Also featuring in the video, is the hectic launch at Santa Maria. Between Inhaca Island and Santa Maria, it gets wild. Known as Hell’s Gate, this place is really mean in any swell, and is to be feared by most! But the excellent boat handling by the Captain of the good ship FourPlay, hops the crew through safely and out into the ocean.

Duarte tags and releases hundreds of billfish. He works with international partners who collate the data and formulate billfish management strategies worldwide. His tagging and DNA sampling that he does, is invaluable to these decision and policy makers.

April sees Duarte and the FishBazaruto crew back on Bazaruto Island, where he has an appointment or two with the seasonal striped marlin and sailfish, that will be runninng through those crazy waters any time now. Black marlin are still encountered in April, but mainly they are quite small. In fact, very small. Saltwater fly fishers absolute dream, as these baby blacks take to the skies with far more energy and speed than their parents. They are aggressive and take anything you throw at them. Such performances!

So whatever is on your menu? Billfish of all species and sizes. Seasonal appearances mean you can literally target the bill you are after, be it a sail, a stripe, a black or a blue. And in between an endless ruccous of ratchets screaming as the myriad of gamefish try compete with the bills for attention.

If this is your game, get in touch with Duarte via http://fishbazaruto.com, where you can see the many options available, as we tailor make your ultimate fishing experience.

More on FishBazaruto.com here.

More fishing experiences and options here.

 

Maputo: old and new

Maputo: old and new

When I first drove into Maputo, in 1991, I was astounded.

It was bigger then than Pretoria was at the time!

The skyline grew into the clouds as we got closer, the buildings were so impressive from far. But when we got close we saw the destruction wrought. It was chaos. The holes in the road (don’t read potholes), could have fit our whole car in! And hardly anyone had clothes. I am not joking. Rags.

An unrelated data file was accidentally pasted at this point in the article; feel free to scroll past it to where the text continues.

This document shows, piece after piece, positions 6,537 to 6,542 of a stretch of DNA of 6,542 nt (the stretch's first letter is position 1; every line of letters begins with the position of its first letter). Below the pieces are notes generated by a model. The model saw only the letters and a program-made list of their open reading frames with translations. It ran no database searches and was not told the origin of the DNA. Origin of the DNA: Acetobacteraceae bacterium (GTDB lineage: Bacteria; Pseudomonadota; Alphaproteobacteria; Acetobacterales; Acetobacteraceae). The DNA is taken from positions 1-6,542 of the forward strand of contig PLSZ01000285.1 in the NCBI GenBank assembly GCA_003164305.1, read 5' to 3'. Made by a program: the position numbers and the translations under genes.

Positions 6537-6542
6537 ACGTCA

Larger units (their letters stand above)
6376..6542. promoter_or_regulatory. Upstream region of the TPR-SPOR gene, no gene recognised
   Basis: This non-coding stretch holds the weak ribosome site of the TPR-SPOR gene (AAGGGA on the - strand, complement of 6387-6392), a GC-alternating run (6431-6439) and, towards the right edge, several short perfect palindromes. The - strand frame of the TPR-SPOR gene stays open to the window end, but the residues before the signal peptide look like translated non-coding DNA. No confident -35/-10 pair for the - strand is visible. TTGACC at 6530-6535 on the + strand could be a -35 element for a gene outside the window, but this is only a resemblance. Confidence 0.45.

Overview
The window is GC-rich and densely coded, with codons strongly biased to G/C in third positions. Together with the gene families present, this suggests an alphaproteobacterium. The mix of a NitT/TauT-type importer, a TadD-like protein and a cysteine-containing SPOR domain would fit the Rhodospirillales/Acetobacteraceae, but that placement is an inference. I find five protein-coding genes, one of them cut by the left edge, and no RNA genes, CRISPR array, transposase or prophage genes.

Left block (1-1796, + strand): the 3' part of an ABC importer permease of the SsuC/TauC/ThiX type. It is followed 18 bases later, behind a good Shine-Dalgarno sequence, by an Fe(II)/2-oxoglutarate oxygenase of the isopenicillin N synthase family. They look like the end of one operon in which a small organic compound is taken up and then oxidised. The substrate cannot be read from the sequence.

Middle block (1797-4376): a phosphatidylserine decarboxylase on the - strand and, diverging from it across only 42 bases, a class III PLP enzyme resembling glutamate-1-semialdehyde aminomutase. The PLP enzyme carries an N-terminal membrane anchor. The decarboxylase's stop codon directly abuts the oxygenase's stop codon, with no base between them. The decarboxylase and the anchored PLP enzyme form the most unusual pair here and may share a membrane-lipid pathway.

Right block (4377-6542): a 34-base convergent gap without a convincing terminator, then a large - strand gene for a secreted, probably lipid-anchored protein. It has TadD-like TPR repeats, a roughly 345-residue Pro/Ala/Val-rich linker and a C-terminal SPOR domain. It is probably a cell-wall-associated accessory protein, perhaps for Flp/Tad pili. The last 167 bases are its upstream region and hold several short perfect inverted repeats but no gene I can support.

And then there were the AK47’s. Everyone had one. And no uniforms. So we never knew who we were giving our money to!

But come into Maputo today…

The new bridge to Catembe, a year or so away from completion, completely takes over the skyline. The buildings have all been brought back into operation of sorts (some have no lifts still, to ten floors or more – cheap rent). But it’s the new buildings that are just to gawdily over impressive.

This gallery is an attempt to balance the old and the new…in a town that is growing and growing, in so many aspects. Commerce. Tourism. Manufacturing. Farming. Crime. Corruption. Yes, watch out. As with every boom town, the criminals are there. Petty, blue and white collar, and sometimes violent. My dear friend was recently violently mugged of her cellphone on the way home from theatre at night. And it’s on the up, so please, take every precaution. Especially with the uniformed sort. They are well known to plant something on your for extortion purposes. And having watched enough western movies, are quite good at what they do.

But staying positive, Maputo is growing into a cultural centre where many races and creeds live together, and prosper. Hence the gallery, which stems from the nostalgic feeling I get, driving past the old LM Radio building, the grand theatres downtown, the stone warehouses on the foreshore, the colonial grandeur in the old administration buildings…and the quaintly adorned streets and roads.

Trees everywhere.

A beautiful African city.